Overview

We've already covered how to use an Analog-to-Digital Converter chip with a Pi. These chips are the best way to read analog voltages from the Pi. However, there's a way to read many sensors without an ADC! By measuring the sensor as a resistor that is used to 'fill up' a capacitor, we can count how long it takes. It's not nearly as precise as an ADC and its a little flakey (since it depends on the Pi timing itself which can vary based on how 'busy' the computer is)

The way we do this is by taking advantage of a basic electronic property of resistors and capacitors. It turns out that if you take a capacitor that is initially storing no voltage, and then connect it to power (like 3.3V) through a resistor, it will charge up to the power voltage slowly. The bigger the resistor, the slower it is. 

This technique only works with sensors that act like resistors. however, there are quite a few fun sensors that act this way: photocells, thermistors (temperature sensors), flex sensors, force-sensitive resistors, and many more.

It cannot be used with sensors that have a pure analog output like IR distance sensors or analog accelerometers.

How it works

This capture from an oscilloscope shows whats happening on the digital pin (yellow). The blue line indicates when the Pi starts counting and when the counting is complete, about 4.5ms later.

This is because the capacitor acts like a bucket and the resistor is like a thin pipe. To fill a bucket up with a very thin pipe takes enough time that you can figure out how wide the pipe is by timing how long it takes to fill the bucket up halfway

In this case, our 'bucket' is a 1uF ceramic capacitor. You can change the capacitor nearly any way you want but the timing values will also change. 1uF seems to be an OK place to start for most sensors. If you want more range, use a bigger cap - but it will take longer to measure. For faster reads, go with a smaller capacitor

Necessary Packages

Update Your Pi to the Latest Raspbian

Your Pi will need to be running the latest version of Raspbian. This tutorial was written using Raspbian Stretch (Nov. 2018). Checkout our guide for Preparing an SD Card for your Raspberry Pi if you have not done so already. After the installation is complete be sure and run the following commands to make sure your installation packages and firmware are up to date. 

Download: file
$ sudo apt-get update -y
$ sudo apt-get dist-upgrade -y
$ sudo apt-get upgrade -y
$ sudo rpi-update
$ sudo reboot

Install pip3

pip3 is already installed with a full Raspbian installation, but the Raspbian Lite does not include pip3 so it needs to be installed as shown below.

Download: file
$ sudo apt-get install python3-pip

Install adafruit-blinka

The adafruit-blinka package works on all Raspberry Pi boards (except the compute nodes). It makes the CircuitPython libraries available on Raspberry Pi.

Download: file
$ sudo pip3 install adafruit-blinka

Wiring

Wiring is simple using the Adafruit Pi Cobblers. Connect the blue right rail to ground and the red left rail to 3.3V. Then connect one side of the photocell to 3.3V and the other side to Pi GPIO #18 (you can use any pin but our example code is for #18). Then connect a 1uF capacitor from #18 to ground. Make sure the negative side of the capacitor (marked with a - down the side if its electrolytic) goes to ground. The capacitor just needs to be rated for 5V or greater, its really unlikely you'll find a 1uF that has less than 16V rating.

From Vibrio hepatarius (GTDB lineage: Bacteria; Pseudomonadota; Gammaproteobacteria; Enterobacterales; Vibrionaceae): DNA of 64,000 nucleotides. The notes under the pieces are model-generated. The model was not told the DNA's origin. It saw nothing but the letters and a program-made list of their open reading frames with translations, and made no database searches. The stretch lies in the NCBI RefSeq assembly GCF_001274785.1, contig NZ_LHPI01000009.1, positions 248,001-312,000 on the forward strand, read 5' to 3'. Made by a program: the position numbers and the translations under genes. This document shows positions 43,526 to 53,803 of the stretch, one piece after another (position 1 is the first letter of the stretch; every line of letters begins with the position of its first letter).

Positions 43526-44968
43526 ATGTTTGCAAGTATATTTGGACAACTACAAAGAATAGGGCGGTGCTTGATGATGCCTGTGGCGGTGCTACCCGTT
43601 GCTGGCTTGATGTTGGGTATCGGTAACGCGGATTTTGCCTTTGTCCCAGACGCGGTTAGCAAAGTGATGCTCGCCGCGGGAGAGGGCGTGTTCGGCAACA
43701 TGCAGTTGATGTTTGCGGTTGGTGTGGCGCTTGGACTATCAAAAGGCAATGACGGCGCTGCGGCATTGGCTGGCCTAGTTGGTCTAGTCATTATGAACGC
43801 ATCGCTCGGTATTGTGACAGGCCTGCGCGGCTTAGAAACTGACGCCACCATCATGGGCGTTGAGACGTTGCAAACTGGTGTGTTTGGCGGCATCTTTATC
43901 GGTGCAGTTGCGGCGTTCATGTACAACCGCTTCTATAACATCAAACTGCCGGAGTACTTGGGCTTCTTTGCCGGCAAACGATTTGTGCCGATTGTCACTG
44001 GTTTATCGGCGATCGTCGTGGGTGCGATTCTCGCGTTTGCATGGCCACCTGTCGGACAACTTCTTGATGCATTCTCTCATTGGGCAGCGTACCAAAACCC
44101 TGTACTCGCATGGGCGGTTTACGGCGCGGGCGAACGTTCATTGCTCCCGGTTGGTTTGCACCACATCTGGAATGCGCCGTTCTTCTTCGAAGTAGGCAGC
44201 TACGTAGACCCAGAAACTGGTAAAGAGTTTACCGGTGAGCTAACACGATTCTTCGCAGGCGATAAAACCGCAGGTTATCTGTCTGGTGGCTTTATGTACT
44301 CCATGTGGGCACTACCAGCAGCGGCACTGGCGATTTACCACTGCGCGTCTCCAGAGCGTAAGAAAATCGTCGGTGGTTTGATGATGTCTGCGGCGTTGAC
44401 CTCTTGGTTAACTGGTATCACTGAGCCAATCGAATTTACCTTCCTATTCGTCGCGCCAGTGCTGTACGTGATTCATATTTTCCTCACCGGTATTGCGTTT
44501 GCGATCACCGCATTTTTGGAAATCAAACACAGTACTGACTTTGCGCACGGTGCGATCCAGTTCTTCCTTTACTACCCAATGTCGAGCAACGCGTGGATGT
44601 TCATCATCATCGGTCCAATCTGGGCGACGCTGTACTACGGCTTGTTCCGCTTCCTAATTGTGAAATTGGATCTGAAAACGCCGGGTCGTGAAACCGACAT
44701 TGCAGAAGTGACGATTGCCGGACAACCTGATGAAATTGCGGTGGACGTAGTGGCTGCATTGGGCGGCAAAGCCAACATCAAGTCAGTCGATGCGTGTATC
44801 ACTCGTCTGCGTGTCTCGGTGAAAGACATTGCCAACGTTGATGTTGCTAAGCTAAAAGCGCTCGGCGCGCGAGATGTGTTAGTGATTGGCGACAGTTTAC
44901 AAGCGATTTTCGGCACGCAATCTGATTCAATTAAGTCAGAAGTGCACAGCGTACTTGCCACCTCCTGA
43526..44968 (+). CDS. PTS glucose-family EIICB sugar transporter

Raspberry Pi 20-Pin Wiring (RPI rev. 1 and 2)

Raspberry Pi 40-Pin Wiring (RPI rev. 3 - A+, B+ and Zero)

Basic Photocell Reading

We'll start with a basic photocell. This is a resistor that changes resistance based on how bright the light is. You can read tons more about photocells in our tutorial but basically we'll be able to measure how bright or dark the room is using the photocell. Note that photocells are not precision measurement devices, and this technique is also not very precise so its only good for basic measurements. For precision sensing, you'd want a digital lux sensor like this one - we don't have a tutorial on connecting that to the Pi but we do have example code for Arduino.

Download the Code

The following code can be downloaded to your raspberry pi

# Example for RC timing reading for Raspberry Pi
# using CircuitPython Libraries

import time
import board
from digitalio import DigitalInOut, Direction

RCpin = board.D18

while True:
    with DigitalInOut(RCpin) as rc:
        reading = 0

        # setup pin as output and direction low value
        rc.direction = Direction.OUTPUT
        rc.value = False

        time.sleep(0.1)

        # setup pin as input and wait for low value
        rc.direction = Direction.INPUT

        # This takes about 1 millisecond per loop cycle
        while rc.value is False:
            reading += 1
        print(reading)

Let's put this file right in your home directory for simplicity. The wget command makes things easy.

Download: file
$ wget https://raw.githubusercontent.com/adafruit/Adafruit_Learning_System_Guides/master/Basic_Resistor_Sensor_Reading_on_Raspberry_Pi/Basic_Resistor_Sensor_Reading_on_Raspberry_Pi.py

Running the Code

With the Pi connected to the Cobbler, run the script and shade your hand over the sensor to test it out!

The following command will start the program and you should see the ADC output on your screen.

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$ sudo python3 ./Basic_Resistor_Sensor_Reading_on_Raspberry_Pi.py

Once you know it works you can change what pin you are using by changing the

RCpin = board.D18 

to

RCpin = board.D(yourpinnumberhere)

any pin will work.

This guide was first published on Jul 29, 2012. It was last updated on Jul 29, 2012.